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ACT Math: What’s a Logarithm?

 

If you find logarithms super-strange looking, you’re definitely not alone! They’re rarely tested on the ACT Math Test, but just in case you see 1 or 2 of these unusual questions, you’ll want to know the basic rules for solving them. We’re used to seeing exponents in a format like y = xa. In “logs” that equation is equal to logx(y) = a. Let’s look at an example with actual numbers:  32 = 9   is the equivalent of    log3(9) = 2

We would read the logarithm out loud as “log-base 3 of 9 equals 2.” A helpful way to remember this is to notice that whatever is on the other side of the equals sign is the exponent, and that the tiny number is the exponent base. Here’s a table with all the logarithm rules you might need to know on Test Day:

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Translate the exponents to logs and the logs to exponents:

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Now solve a few logarithms for the missing info:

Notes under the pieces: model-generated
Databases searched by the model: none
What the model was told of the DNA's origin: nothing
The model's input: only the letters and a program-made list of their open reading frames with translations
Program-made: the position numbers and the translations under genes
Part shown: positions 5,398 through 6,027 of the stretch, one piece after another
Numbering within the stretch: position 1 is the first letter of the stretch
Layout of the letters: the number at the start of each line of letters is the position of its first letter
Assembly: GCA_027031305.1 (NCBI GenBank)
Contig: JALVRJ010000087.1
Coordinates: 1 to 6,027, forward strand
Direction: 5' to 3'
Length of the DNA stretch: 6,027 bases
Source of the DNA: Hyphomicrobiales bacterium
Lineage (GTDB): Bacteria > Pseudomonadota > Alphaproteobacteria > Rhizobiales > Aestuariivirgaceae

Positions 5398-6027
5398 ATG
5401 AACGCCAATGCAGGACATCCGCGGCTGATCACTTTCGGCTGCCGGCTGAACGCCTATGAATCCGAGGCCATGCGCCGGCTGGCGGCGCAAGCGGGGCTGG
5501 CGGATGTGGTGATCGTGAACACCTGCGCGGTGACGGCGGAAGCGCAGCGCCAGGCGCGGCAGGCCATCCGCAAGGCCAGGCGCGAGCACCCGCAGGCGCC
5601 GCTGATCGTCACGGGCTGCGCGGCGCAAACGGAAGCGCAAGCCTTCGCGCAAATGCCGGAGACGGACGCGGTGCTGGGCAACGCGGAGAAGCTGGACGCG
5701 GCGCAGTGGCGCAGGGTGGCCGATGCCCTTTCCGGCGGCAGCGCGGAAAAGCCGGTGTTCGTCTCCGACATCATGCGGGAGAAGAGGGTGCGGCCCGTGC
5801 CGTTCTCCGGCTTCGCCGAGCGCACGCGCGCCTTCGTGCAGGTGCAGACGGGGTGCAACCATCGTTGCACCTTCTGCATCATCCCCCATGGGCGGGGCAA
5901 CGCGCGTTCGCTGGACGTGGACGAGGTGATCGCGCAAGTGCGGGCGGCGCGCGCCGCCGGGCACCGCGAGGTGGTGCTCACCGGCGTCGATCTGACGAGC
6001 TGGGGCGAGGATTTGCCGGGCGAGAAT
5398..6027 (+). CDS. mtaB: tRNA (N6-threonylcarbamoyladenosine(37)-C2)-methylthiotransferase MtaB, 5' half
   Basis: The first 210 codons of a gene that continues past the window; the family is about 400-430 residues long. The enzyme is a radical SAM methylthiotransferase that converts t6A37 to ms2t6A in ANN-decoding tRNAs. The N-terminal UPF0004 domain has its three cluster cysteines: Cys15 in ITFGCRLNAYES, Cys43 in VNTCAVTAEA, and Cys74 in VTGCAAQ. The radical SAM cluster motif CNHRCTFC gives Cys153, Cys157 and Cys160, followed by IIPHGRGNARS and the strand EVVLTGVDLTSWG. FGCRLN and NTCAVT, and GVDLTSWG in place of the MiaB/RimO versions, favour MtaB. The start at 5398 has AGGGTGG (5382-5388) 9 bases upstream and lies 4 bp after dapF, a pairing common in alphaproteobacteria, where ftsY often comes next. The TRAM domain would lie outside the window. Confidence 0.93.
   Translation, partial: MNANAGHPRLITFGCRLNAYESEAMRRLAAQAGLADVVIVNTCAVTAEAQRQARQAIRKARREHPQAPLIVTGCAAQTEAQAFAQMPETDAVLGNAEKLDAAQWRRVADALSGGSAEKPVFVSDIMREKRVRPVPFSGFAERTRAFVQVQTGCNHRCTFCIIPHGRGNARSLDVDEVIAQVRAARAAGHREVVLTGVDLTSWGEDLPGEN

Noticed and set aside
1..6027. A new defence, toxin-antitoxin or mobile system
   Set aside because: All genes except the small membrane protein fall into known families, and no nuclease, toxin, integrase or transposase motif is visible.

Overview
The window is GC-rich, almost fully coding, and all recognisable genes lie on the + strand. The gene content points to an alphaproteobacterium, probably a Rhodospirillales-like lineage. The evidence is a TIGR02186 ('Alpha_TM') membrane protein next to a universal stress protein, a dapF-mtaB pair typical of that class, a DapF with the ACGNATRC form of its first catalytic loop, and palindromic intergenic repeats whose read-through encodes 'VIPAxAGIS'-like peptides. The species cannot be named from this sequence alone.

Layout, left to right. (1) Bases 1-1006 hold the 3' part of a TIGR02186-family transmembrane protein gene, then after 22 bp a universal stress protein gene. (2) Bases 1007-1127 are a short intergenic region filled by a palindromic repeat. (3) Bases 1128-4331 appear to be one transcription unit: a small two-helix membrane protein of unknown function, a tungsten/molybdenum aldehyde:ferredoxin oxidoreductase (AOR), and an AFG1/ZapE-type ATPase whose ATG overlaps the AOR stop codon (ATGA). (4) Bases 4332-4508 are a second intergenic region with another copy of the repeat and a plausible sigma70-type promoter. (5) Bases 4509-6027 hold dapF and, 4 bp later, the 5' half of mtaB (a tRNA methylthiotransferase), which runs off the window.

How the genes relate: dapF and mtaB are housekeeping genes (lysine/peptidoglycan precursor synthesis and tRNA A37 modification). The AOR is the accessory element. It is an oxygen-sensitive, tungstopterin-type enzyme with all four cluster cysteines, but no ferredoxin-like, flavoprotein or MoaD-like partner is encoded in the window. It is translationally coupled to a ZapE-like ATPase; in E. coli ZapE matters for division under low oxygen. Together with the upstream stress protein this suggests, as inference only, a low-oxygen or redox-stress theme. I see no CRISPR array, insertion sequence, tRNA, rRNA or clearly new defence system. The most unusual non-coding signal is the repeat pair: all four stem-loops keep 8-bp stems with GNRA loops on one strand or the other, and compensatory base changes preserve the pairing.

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As long as you know your exponent rules, you should have no problem with logarithms! Here’s a complete list of Logarithm rules (most of these will already be familiar to you from your study of exponents). The answers to these questions are:

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One way to study these is to make flashcards with half of the equation of the front, and the other half on the back. Knowing these by sight will save you time on test day, since you won’t have to convert the logarithms to exponents first to solve.

Try another logarithm question on your own:

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You could solve this by following rules for manipulating logorithms: log(a){(x/y)}^3 = 3 log(a) {(x/y)} =3 log(a) x - 3 log(a) y = 3m - 3n = 3(m - n)

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